If people aren’t buying ‘Mech packs, then MechWarrior Online isn’t generating money. If MWO isn’t generation money, then PGI’s survival now depends entirely on the success of MechWarrior 5. Even when asked point blank on how MWO would make money going forward, Bullock replied: “I think you can put two and two together.”

First, let me say this isn’t exactly a big surprise. MechWarrior Online has been in decline for years. Steamcharts reports an average of 1,122 players in January of 2018. By January 2019, that number had fallen to 818 players. In the last 30 days, that number declined to just 635 players.

You can pick and choose whatever reason you want for MWO’s slide, but ultimately the game is just old. MWO first arrived in open beta in 2012, and very few games last 7 years at all, let alone make enough money to fund the development of a completely new single-player, campaign-based MechWarrior game.

As for all the eggs being put into the MechWarrior 5 basket, that’s how most game studios do it, so why should PGI be any different? They’ll take out a loan or team up with a publisher if things get tight between now and September, but then the game will come out and they’ll be rolling on dough again. Probably.

Also, it should be noted that people are still buying new ‘Mechs, just not in volumes that make it worth PGI’s time to make. To turn that around, PGI will release fewer ‘Mech packs but choose popular designs that haven’t already made it into MechWarrior Online (might I suggest the Crusader, Wraith, or Stone Rhino?)

via Reddit

This is fake, but imagine if it weren’t!

Bullock said that MechWarrior 5 got an exceptional number of pre-orders given the current climate against pre-ordering anything in PC gaming, so we’ll have to wait and see how this shakes out. MechWarrior 5 is out September 10th, with pre-orders available now (EDIT: actually pre-orders are over! Don’t ask me why, I thought that developers liked getting money).

As for MechWarrior Online, if it does die, well, then it had a good run. It leaves a complicated legacy filled with missteps, but it also brought about an incredible revolution in ‘Mech simulation, phenomenal art design and assets used in other ‘Mech games, and created a community of loyal ‘Mech fans from around the world. You can’t really ask for much more than that.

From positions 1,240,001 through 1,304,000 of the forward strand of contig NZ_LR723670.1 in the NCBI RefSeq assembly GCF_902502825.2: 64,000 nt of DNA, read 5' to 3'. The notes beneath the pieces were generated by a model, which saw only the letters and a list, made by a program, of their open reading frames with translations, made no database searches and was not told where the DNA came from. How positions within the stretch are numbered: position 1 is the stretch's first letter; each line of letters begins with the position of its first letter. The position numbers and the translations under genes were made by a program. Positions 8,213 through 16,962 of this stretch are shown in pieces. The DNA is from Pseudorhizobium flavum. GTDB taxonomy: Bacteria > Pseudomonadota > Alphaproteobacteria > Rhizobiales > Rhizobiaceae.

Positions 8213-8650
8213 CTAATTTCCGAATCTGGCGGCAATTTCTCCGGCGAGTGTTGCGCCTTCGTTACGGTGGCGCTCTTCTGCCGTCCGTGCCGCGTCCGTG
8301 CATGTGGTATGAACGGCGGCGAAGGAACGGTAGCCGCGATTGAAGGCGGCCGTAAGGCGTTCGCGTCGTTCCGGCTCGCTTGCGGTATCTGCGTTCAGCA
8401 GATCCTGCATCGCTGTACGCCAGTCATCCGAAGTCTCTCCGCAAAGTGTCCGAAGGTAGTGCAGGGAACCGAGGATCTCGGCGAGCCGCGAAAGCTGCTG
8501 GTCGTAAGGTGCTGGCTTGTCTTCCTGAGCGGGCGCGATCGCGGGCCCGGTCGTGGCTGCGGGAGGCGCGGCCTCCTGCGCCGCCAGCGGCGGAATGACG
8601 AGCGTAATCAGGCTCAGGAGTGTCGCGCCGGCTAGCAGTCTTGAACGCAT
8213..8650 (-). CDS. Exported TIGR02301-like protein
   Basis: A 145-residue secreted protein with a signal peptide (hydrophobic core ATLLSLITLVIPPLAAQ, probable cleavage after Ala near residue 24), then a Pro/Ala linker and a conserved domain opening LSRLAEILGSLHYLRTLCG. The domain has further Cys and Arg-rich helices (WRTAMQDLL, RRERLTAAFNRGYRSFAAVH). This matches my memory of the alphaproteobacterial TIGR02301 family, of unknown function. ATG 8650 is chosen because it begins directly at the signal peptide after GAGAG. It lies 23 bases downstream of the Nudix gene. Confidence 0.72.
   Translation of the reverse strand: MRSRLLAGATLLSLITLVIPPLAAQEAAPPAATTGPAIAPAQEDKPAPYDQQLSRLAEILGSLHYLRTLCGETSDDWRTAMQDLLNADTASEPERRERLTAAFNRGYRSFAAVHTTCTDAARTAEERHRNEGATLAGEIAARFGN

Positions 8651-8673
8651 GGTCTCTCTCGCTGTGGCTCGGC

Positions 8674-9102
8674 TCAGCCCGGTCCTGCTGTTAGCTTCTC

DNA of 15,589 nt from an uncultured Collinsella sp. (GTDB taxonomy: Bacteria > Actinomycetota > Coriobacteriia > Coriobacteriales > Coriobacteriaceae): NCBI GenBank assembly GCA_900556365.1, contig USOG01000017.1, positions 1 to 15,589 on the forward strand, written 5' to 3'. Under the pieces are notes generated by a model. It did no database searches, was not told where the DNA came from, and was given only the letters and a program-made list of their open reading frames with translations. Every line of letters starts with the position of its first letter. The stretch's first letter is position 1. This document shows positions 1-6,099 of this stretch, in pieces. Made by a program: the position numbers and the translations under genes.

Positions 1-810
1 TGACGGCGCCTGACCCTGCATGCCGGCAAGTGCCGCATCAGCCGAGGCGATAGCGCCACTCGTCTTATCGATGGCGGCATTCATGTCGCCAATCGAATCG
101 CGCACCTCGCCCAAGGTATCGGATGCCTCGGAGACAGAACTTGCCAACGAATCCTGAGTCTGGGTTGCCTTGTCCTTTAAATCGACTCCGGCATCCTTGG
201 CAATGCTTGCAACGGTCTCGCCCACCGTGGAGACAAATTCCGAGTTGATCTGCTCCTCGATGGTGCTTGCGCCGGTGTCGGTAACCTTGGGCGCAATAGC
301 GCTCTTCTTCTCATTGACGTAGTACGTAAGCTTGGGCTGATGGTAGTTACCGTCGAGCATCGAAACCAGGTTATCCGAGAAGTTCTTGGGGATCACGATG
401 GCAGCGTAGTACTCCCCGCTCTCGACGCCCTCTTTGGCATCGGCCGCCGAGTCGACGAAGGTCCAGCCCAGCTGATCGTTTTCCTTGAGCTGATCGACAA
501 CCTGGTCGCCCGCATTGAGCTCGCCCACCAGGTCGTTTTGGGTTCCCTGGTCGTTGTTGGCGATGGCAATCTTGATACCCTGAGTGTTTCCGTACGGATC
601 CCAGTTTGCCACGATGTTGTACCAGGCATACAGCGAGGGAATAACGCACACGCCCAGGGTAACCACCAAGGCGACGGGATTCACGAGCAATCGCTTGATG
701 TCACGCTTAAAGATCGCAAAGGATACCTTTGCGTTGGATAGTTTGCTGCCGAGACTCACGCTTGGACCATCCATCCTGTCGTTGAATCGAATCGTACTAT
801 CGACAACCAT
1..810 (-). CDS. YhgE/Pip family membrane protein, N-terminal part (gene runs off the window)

But before we start singing MechWarrior Online’s dirge, I just want to point out that PGI is still hiring a writer for MWO’s Faction Play, so they’re not planning on closing up shop anytime soon. Heck, I might even apply.

And as always, MechWarriors: Stay Syrupy.

stay syrupy

New MechWarrior 5 Trailer, Pre-Orders Online Now

King Crab

Now that the holidays are over, we turn our sights to the future where we have a lot to look forward to in the BattleTech world. Chief among them is the hotly anticipated release of MechWarrior 5: Mercenaries, which hits digital store shelves on September 10th.

We’re less than 9 months away from release, which means it’s time to get that hype train moving. And what better way to get it rolling than with a brand new game-play trailer?

This trailer initially released through IGN a few weeks ago, but then Piranha Games put it up on the MW5 YouTube channel after they got their exclusive clicks in. We here at Sarna would be jealous, but we don’t even have a YouTube channel to provide our own exclusive video links (but that does sound appealing–hit me up PGI, let’s talk).

Anyway, what we see here is a quantum leap forward in graphics. Finally, we see some real weather on these planets in the form of rain and fog. Fog of war becomes quite literal in this clip, with players relying on instruments and laser beams to see where the enemy is located. It looks really good, although frame rate still seems to be a bit of a problem. Maybe that’s just an issue with whatever software was used to record the footage.

In addition to the reminder that MW5’s development continues with steady progress, Russ Bullock himself (he’s the president of PGI, don’t ya know) posted his own video to let the BattleTech community know that pre-orders are now available.

Called the “Community Edition”, these pre-orders all come with a variety of goodies for both the impending MW5 as well as PGI’s other game, MechWarrior Online. In fact, the rewards for MechWarrior Online seem to be even greater than the rewards for MW5. Purchasing the top-tier “Ultimate Community Edition” gives MWO players 30,000 MC, 90 days of premium time, a free Marauder II, and a ton of C-Bills and experience points.

That’s an in-game value of stuff in MWO way more than the $119.99 you spend pre-ordering MechWarrior 5.

For MechWarrior 5, each tier comes with various incentives to pre-order, such as exclusive in-game skins, digital downloads like desktops and soundtracks, and access to the beta test and the official MechWarrior 5 Discord server.

So1ahma provided a handy chart that breaks down the rewards over on Reddit, which also includes the approximate cash value too (kudos to you, So1ahma).

Personally, I think it’s a little weird that pre-ordering one game actually gives you way more goodies for a completely different game that is only partially related. It’s also a problem for those who really want to pre-order MechWarrior 5 but don’t even play MechWarrior Online–all those digital goodies are just going to waste.

But hey, it’s there if you want it.